With the Jayson Werth era over in Washington, Adam Eaton is poised to take over in left field, the “hardest position in the outfield,” Eaton says. It’s a position at which Eaton’s played only 36 career games.
This is of course contrary to popular opinion, as Paulsen noted: “You know that that’s the opposite of what they always say, so that’s really weird.”
“They don’t know what they’re talking about,” Eaton said. “Honest to God.”
“Left field, you’ve got to worry about guys that are right-handed hooking the ball,” he explained. “Lefties don’t do it too much. You actually have less lefties, of course, in the big leagues, so hooks are so much more difficult to catch. And you’ve got guys, big ole righties, hooking the ball down the line.”
“As well as being a left thrower,” he added. “You’ve got to turn or you’ve got to spin to be able to get the ball back in the infield. It’s big difference between being able to be faced-up and chest-up and hit the second base or third.
“As well as throwing. I mean, if I leak at all with my throwing, my ball’s gonna go off-kilter instead of being able to leak and still have a chance. It’s second-and-third, being in right field, it’s much easier to throw the ball than it is in left. If you leak at all, you got no shot.”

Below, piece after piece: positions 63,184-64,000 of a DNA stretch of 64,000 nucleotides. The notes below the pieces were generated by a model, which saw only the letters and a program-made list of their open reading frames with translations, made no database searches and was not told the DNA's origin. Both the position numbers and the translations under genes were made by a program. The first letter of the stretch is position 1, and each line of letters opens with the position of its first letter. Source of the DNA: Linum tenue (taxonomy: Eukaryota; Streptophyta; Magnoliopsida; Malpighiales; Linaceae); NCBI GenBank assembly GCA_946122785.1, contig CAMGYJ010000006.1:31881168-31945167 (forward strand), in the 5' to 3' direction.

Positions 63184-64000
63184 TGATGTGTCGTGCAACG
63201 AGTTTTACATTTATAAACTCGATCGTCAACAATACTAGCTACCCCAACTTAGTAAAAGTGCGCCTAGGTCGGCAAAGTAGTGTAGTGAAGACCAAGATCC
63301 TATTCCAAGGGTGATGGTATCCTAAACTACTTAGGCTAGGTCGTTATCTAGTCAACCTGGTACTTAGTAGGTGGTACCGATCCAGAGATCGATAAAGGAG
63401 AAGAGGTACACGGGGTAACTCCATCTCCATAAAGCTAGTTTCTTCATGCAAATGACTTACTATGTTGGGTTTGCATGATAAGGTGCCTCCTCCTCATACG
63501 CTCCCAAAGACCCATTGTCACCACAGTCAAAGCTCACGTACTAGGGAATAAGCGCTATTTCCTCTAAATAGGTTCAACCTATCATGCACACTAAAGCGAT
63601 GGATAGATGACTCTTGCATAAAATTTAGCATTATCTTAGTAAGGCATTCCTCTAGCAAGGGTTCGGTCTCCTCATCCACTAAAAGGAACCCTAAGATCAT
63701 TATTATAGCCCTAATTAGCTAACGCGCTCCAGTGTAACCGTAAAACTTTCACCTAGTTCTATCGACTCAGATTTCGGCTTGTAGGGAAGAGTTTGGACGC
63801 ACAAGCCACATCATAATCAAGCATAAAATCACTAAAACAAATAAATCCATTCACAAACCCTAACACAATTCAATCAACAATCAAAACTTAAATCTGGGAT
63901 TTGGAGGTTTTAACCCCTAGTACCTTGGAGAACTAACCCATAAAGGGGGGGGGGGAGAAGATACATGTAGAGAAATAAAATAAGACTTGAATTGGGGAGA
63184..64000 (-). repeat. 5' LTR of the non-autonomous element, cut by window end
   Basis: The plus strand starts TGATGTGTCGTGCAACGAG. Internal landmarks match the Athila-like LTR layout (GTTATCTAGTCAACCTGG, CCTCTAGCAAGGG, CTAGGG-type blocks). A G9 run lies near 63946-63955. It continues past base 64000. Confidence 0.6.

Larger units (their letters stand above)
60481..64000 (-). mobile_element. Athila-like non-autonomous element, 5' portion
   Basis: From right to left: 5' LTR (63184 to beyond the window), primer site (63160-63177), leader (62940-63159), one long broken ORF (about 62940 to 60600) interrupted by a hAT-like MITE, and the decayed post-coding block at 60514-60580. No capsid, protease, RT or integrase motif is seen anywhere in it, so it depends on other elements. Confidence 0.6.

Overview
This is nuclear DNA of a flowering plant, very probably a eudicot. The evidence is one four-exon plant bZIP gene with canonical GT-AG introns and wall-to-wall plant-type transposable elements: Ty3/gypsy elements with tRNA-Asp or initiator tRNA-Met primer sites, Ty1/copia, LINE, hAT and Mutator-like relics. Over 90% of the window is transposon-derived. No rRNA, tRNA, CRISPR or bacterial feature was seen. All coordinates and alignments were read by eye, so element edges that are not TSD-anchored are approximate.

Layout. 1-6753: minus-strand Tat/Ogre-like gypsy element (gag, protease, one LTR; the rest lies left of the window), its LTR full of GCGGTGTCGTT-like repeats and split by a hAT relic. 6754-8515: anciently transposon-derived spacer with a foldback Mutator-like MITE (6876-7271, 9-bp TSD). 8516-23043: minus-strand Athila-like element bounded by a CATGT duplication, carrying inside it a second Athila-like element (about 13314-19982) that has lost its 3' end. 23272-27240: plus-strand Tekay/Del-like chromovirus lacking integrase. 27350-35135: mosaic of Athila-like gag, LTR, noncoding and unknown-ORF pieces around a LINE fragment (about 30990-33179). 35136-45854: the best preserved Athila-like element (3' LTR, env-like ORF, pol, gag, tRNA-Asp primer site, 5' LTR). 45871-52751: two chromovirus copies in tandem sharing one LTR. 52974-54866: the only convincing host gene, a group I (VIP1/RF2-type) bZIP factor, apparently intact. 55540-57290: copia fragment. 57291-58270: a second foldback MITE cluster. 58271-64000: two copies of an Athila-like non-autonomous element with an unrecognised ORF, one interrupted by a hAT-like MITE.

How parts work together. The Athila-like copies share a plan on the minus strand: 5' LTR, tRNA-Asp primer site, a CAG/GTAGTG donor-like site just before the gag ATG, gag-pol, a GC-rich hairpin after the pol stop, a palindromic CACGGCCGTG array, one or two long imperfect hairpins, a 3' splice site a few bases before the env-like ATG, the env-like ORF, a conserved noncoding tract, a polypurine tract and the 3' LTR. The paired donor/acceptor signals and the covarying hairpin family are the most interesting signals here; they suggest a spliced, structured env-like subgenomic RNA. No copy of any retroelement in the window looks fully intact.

Eaton, 29, is chomping at the bit to get back on the field after missing 139 games last season with a torn ACL. He was off to a brilliant start in his debut season with the Nationals, slashing .297/.393/.462 with two home runs and 13 RBI in 23 games, before injuring his left knee trying to leg out an infield single in a game against the Mets at the end of April.
The injury occurred in the ninth inning, as the Nats trailed by two runs with runners at the corners — Eaton was hurt trying to make an effort play.
“How much did last year suck?” Eaton was asked.
“Oh, it was brutal, man. It was brutal,” he said. “I want to explain it, but I’ll be here for a while.”
“Think if you got hurt as a kid,” he tried anyway. “Like, say you broke your arm like early June, and you’re 15 years old, and all you want to do is go out and play basketball. And all you get to do is stand on the side and sweat your rear-end off, and have to be itching your cast. That, plus pain, plus not being able to walk — I was not weight-bearing for two months.”
“Seeing the boys really have a lot of success. Especially being traded over, you want to do really well and try to embed yourself in the lineup,” he said. “And I thought I was in the process of doing that, and then, you know, bad things happened.”
“But them winning and having a lot of success, and having a lot of fun, and then as well as for me hanging around D.C. and having my therapy there, having my surgery there and really the guys helping me along the way. Without of course my family, my wife and my little one, and the guys, it would be a lot worse,” he said. “So you have to credit those guys. And of course our staff. I want to credit those every chance I get, because I think if I was in a different situation, I wouldn’t be running around like I am today.”